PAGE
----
So just in case, it gives you an alert, next to the page numbers, saying I don't know if this is correct. If this page number is correct or if any of the other page numbers after that is correct. So we better check it out. There are two ways to get rid of that alert. One is, just open a document while the Book panel is open and suddenly InDesign sees it and it can take care of it. The second way is to go to the Book panel fly-out menu and scroll down to Update Numbering and choose either Update Page & Section Numbers or Update All Numbers. Either one will work. In this case, I will just choose Update Page & Section Numbers.
InDesign does a quick search of all the documents, opens them, checks them out, closes them, and it sees, nope, there is no problem. David didn't add any pages or removed any pages; we can leave the page numbers alone. Let's look at these page numbers little more closely. The front matter ends on page six in Roman numerals, chapter 1 begins on page 1, which is going to be a right hand page and ends on page 3, which is also a right hand page. Now look what happens at the beginning of chapter 2. It starts on page 4 immediately after 3, right? Now let's double-click on that and open it and we can see that InDesign actually moved this around to start the first page on a left hand page.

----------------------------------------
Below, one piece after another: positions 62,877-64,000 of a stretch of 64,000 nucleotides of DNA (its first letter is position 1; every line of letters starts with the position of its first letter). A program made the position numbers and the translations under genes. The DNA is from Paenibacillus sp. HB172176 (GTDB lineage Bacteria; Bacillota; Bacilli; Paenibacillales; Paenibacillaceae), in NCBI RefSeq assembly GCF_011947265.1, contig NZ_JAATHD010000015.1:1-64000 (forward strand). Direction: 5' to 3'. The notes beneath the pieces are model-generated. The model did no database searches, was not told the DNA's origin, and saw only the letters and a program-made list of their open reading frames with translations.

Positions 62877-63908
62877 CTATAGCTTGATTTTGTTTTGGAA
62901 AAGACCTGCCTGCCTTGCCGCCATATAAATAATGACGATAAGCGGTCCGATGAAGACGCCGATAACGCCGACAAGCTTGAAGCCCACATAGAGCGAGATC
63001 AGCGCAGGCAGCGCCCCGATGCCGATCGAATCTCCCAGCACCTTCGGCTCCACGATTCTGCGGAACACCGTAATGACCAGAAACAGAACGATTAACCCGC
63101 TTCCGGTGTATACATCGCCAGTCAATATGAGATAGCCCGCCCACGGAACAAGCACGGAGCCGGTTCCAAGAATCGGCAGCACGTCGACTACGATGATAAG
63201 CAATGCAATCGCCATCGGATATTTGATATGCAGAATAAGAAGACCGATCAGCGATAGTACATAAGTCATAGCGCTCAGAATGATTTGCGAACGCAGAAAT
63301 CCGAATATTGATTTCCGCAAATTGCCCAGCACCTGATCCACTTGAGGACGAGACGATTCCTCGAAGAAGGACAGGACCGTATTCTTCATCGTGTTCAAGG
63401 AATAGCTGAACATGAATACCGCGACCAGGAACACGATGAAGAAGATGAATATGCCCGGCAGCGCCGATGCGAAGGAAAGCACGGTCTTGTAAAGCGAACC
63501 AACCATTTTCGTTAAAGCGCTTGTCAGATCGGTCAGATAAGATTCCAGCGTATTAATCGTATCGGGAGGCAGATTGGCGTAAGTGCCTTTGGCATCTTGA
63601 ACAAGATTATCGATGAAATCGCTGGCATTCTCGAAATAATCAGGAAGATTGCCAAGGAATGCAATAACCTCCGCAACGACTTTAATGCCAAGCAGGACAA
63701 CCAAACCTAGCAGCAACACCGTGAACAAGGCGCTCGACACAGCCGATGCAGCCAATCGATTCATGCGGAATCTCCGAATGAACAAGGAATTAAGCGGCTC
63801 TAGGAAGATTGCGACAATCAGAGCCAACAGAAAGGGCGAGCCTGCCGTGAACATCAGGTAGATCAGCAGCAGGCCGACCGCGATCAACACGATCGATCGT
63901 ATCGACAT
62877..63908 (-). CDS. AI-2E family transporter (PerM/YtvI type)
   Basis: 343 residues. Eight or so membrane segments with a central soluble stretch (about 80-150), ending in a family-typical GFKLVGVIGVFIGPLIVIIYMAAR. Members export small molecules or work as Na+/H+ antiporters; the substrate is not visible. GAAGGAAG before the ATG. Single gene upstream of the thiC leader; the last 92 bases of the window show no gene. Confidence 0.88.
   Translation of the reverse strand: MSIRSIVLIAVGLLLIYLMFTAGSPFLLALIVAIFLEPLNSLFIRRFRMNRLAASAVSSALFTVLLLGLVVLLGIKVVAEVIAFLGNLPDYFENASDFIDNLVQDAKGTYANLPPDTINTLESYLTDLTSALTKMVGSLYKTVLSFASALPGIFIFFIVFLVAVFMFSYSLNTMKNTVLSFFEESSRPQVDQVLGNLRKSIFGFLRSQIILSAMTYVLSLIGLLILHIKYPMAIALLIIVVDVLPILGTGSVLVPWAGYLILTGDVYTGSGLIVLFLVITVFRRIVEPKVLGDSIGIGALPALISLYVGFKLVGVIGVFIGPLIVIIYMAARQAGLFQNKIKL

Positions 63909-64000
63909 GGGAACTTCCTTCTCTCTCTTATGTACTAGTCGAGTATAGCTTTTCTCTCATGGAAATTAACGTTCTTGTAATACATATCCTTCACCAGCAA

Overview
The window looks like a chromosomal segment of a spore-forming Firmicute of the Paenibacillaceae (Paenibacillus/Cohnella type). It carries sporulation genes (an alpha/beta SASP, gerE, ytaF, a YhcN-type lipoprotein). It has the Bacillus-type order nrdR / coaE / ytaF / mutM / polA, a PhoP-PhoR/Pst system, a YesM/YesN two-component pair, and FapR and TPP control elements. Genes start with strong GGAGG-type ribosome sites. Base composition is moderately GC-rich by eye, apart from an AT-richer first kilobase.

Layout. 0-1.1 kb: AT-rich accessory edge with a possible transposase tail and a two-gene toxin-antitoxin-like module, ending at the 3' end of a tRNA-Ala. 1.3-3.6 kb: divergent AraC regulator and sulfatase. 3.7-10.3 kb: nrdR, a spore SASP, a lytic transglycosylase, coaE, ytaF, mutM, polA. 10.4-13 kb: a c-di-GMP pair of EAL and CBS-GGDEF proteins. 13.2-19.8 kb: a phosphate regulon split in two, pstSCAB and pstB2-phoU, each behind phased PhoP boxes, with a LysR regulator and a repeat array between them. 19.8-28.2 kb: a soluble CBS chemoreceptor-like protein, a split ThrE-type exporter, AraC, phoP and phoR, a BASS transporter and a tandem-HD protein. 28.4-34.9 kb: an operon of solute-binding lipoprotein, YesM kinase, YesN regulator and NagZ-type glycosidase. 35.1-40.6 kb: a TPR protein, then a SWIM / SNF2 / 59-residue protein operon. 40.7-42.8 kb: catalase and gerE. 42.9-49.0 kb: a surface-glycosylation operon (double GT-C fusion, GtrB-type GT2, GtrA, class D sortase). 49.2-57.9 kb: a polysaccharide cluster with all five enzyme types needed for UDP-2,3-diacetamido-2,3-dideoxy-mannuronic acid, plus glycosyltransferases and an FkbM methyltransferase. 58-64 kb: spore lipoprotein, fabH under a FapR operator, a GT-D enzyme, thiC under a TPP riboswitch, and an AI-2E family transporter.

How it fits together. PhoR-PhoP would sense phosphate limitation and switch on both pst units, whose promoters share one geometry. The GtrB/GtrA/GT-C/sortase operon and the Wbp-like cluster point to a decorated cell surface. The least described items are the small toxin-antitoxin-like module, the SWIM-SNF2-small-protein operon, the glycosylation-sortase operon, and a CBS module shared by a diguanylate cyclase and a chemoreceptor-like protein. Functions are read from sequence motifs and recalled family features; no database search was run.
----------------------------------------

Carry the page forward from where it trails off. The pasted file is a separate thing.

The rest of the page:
Now that might be what you want or it might not be what you want. A lot of people don't want their chapter starting on a left hand page. Well, InDesign gives you control over that. In the Book panel fly-out menu, I am going to scroll all the way down to the bottom, down to Book Page Numbering Options. So I will select that and we can see that the Book Page Numbering Options dialog box lets us continue all of our pages from the previous document or continue it on the next odd page or the next even page, you have control over that. I am going to say I always want it to start on an odd page, so they should not start on a left hand page, they should start on a right hand page.